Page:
Sunday, February 28, 2010

The New Madrid Earthquake of 1811

Purdue University [4]

31-year old Eliza Bryan soundly slept next to her husband, an Army surgeon. Their son, Fredrick slept across the room in his warm bed. The small family resided under the same roof as Eliza’s mother in her New Madrid Territory boarding house, in what is now Missouri.[1]
It was around 2:00 a.m., the morning of December 16, 1811, when the Bryan family was jolted from their sleep by a low rumbling noise accompanied by the violent shock of an earthquake. As the Bryan family was shaken from their beds, the sounds of their neighbors screaming could be heard in the darkness.  People could be heard running about panic-stricken.

Mixed in with the cries of their neighbors, Eliza could make out the panicked sounds of livestock and fowl. The sound of cracking of trees was quite evident as they were knocked over and snapped like twigs, so violent was the trembler. Even the mighty Mississippi River was halted where it flowed, only to flow in reverse, back up stream. The Bryan family was horrified as the events of the early morning played out. Their world was being shaken to its very core.

Shortly after the shaking stopped, Eliza and her neighbors noticed ‘the complete saturation of the atmosphere, with sulphurous vapor, causing total darkness.’[2] So violent was the earthquake, that noxious gasses had been shaken and released into the atmosphere. Myron Fuller wrote; "The source of the odors in the New Madrid region seems to have been the buried organic matter, which here as elsewhere in the Mississippi embayment, occurs in the alluvium and underlying Tertiary deposits, the emanations coming mainly from the carbonaceous material extruded from below through the fissures and craterlets, which were numerous in the region." [3]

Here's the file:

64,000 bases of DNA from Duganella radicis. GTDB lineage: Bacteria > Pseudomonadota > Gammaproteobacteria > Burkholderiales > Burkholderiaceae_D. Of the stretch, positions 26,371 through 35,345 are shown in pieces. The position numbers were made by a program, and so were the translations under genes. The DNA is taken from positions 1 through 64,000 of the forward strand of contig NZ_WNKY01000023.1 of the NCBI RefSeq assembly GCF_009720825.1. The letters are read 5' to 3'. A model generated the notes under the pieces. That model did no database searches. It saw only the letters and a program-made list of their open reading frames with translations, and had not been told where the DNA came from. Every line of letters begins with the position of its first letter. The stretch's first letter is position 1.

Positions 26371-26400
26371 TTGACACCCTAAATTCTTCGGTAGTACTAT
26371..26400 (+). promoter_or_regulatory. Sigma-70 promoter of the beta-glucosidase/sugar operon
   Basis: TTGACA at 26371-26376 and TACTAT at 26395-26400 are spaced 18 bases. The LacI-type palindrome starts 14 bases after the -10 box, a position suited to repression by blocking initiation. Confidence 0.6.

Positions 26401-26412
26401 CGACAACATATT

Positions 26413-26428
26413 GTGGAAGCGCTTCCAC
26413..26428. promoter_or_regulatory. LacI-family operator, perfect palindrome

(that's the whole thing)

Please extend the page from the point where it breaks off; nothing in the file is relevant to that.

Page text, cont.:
As the night wore on, more aftershocks occurred. Eliza and her family most certainly would have been relieved as sunrise approached and as the aftershocks began to subside in intensity, although not all of the shocks were less in intensity. One aftershock was felt to be severe enough to actually rival if not surpass the intensity of the original earthquake. As the aftershocks happened, the people remained unsettled and frightened.

Eliza observed that “The inhabitants fled in every direction to the country, supposing (if it can be admitted that their minds can be exercised at all) that there was less danger at a distance from, than near to the river.” [2] So panicked were the people that one woman even fainted, and then died from the fright.

As time went on, there were fewer and less intense aftershocks until January 23, 1812. On that day another severe quake as intense as any of the former shakers occurred. The quakes continued through February 4.  Eliza thought the earth had been in an almost continual motion and state of agitation for weeks.

On February 7, again in the early morning hours at about 4:00 a.m., another earthquake manifested itself of an intensity that was more violent than any of the earthquakes that had preceded it in weeks past. All of the events that occurred during the original quake accompanied this latest and more severe earthquake.

With this latest shock, the Mississippi River receded its banks so violently that stands of cottonwood trees were snapped by fifteen to twenty foot waves, while boats that had been passing through on their way to New Orleans were deposited on bare sand. Then the waters returned, flowing back down the river, tearing the boats from their moorings and sending them up another creek nearly a quarter mile. Fish were strewn on the banks of the river and Eliza noted that the entire Mississippi River was strewn with the wrecks of boats. One boat was destroyed, killing a woman and six children.